Cisco Support Community
Showing results for 
Search instead for 
Did you mean: 
Community Member

SPAN port question

Hello there - I am setting up a span port so that we can record our voice traffic with Witness. I have gotten the span port all setup like this:

monitor session 2 source vlan 10

monitor session 2 destination interface Gi0/25

Our voice VLAN is VLAN10. My question is do I need to configure the port (Gi0/25) any differently than any other port on the switch. Here is the current configuration for the port:

interface GigabitEthernet0/25

description Witness SPAN port

switchport access vlan 10

switchport trunk encapsulation dot1q

switchport mode trunk

srr-queue bandwidth share 10 10 60 20

srr-queue bandwidth shape 10 0 0 0

queue-set 2

mls qos trust dscp

auto qos voip trust

It seems that we are capturing some of the traffic on the voice vlan but not all of it and according to the vendor it may be an issue with the span port so I just wanted to get some other opinions as to if my span configuration is correct. If any of you have any ideas I would greatly appreciate them. Thanks.


Re: SPAN port question

Community Member

Re: SPAN port question

Thanks for the link Mahmood. I have followed the procedure as described in that document but that document does not describe if the port that will be monitoring the traffic needs to be configured in any certain way which is what I am really trying to figure out. Thanks again for the useful link but it just does not give me the information I am looking for.

Hall of Fame Super Bronze

Re: SPAN port question

Destination Port

Each local SPAN session or RSPAN destination session must have a destination port (also called a monitoring port) that receives a copy of traffic from the source ports or VLANs and sends the SPAN packets to the user, usually a network analyzer.

A destination port has these characteristics:

For a local SPAN session, the destination port must reside on the same switch as the source port. For an RSPAN session, it is located on the switch containing the RSPAN destination session. There is no destination port on a switch running only an RSPAN source session.

When a port is configured as a SPAN destination port, the configuration overwrites the original port configuration. When the SPAN destination configuration is removed, the port reverts to its previous configuration. If a configuration change is made to the port while it is acting as a SPAN destination port, the change does not take effect until the SPAN destination configuration had been removed.

If the port was in an EtherChannel group, it is removed from the group while it is a destination port. If it was a routed port, it is no longer a routed port.

It can be any Ethernet physical port.

It cannot be a secure port.

It cannot be a source port.

It cannot be an EtherChannel group or a VLAN.

It can participate in only one SPAN session at a time (a destination port in one SPAN session cannot be a destination port for a second SPAN session).

When it is active, incoming traffic is disabled. The port does not transmit any traffic except that required for the SPAN session. Incoming traffic is never learned or forwarded on a destination port.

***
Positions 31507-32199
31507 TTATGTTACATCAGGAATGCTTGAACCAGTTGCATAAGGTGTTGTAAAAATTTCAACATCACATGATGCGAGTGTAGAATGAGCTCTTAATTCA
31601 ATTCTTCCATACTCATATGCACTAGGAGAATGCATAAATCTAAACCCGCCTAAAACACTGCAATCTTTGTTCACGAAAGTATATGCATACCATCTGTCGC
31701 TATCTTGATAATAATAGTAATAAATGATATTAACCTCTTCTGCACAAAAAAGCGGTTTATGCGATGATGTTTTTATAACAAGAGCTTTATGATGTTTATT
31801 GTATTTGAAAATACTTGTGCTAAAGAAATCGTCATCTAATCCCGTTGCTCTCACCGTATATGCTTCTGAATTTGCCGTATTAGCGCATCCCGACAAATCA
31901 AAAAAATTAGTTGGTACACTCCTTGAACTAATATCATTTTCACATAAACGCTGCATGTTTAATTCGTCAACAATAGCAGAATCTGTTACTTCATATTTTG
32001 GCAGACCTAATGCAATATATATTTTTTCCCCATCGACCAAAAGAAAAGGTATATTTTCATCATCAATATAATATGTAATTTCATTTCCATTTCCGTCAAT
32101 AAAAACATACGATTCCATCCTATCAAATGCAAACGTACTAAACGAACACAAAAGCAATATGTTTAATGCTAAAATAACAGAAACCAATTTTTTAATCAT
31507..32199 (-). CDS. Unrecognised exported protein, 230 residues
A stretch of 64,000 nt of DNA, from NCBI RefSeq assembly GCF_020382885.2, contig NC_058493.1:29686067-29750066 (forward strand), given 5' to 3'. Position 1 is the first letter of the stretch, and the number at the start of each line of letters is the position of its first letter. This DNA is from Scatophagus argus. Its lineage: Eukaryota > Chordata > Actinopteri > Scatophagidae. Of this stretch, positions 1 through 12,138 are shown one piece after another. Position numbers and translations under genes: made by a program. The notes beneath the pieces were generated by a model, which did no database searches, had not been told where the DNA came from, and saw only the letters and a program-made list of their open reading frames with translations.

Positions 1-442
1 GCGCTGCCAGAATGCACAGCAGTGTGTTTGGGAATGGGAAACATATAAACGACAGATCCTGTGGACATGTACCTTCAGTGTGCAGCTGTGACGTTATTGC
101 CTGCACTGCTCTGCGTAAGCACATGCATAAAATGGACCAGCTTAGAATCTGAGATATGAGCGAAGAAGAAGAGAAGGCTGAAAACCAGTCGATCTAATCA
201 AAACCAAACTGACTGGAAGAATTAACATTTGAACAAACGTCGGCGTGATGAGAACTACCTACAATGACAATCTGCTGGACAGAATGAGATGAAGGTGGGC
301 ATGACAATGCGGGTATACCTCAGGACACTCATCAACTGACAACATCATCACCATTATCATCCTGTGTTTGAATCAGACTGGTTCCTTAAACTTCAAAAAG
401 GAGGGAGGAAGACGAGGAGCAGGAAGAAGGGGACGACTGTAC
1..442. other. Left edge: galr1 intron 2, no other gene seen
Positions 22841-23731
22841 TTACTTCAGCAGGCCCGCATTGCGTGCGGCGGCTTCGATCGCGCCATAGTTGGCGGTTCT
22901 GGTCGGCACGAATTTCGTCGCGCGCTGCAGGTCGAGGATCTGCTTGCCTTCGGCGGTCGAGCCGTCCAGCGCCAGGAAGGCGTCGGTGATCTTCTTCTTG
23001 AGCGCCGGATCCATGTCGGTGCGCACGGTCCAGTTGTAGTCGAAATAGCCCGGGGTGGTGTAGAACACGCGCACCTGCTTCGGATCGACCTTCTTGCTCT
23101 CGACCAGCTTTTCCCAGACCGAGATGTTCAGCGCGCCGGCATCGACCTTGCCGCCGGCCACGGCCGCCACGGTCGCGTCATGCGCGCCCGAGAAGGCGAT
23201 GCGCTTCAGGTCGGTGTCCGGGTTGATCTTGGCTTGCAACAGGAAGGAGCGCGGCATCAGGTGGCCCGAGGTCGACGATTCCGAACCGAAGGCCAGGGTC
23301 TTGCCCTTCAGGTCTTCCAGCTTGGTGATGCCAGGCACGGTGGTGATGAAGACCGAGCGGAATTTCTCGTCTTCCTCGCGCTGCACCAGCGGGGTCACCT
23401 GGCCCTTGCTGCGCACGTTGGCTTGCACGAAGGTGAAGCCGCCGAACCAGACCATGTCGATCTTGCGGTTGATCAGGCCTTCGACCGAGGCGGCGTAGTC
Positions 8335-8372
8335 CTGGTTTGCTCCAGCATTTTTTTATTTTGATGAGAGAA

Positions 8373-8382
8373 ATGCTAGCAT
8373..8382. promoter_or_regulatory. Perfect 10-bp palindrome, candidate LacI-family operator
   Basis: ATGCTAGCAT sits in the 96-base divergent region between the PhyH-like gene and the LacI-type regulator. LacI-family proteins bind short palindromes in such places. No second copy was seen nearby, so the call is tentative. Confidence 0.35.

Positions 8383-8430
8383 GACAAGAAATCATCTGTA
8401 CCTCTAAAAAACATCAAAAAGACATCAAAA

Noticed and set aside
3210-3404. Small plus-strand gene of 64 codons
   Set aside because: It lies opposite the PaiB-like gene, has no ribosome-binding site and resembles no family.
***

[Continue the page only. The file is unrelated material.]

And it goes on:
If ingress traffic forwarding is enabled for a network security device, the destination port forwards traffic at Layer 2.

It does not participate in any of the Layer 2 protocols (STP, VTP, CDP, DTP, PagP).

A destination port that belongs to a source VLAN of any SPAN session is excluded from the source list and is not monitored.

The maximum number of destination ports in a switch is 64.

Local SPAN and RSPAN destination ports behave differently regarding VLAN tagging and encapsulation:

For local SPAN, if the encapsulation replicate keywords are specified for the destination port, these packets appear with the original encapsulation (untagged, ISL, or IEEE 802.1Q). If these keywords are not specified, packets appear in the untagged format. Therefore, the output of a local SPAN session with encapsulation replicate enabled can contain a mixture of untagged, ISL, or IEEE 802.1Q-tagged packets.

For RSPAN, the original VLAN ID is lost because it is overwritten by the RSPAN VLAN identification. Therefore, all packets appear on the destination port as untagged.

Cisco Employee

Re: SPAN port question


As you want to monitor the traffic for vlan 10 only, my suggestion for you would be to remove the trunk configuration from the switch and check if that works. As you are using a dedicated destinaton port for monitoring the vlan traffic, it will not participate in normal traffic forwarding.You can safely remove the other commands also and let the port just be an access port for vlan 10.

-amit singh

Community Member

Re: SPAN port question

Thank you for the suggestion with this. I have removed the trunk configuration from the port and will see how that goes. Do you think that I should remove the port from VLAN 10 as well? From the other help I have gotten here it looks like it does not make any difference so it really should not matter but it's always good to g et a second opinion. Thanks again.

Community Member

Re: SPAN port question

be sure you remove the trunk config from interface. i would get rid of the qos config, too.

for best practice, i would create a null vlan99 and assign the span port to this vlan.

to answer your question....the destination port can be in any vlan.

Community Member

Re: SPAN port question

Thanks for the information. I have modified the interface so that it is no longer configured as a trunk, and removed the qos configuration as well. I will need to hold off on creating a null VLAN that I could assign the port to due to our change control but I will give that a shot. thanks again for the advice.

CreatePlease to create content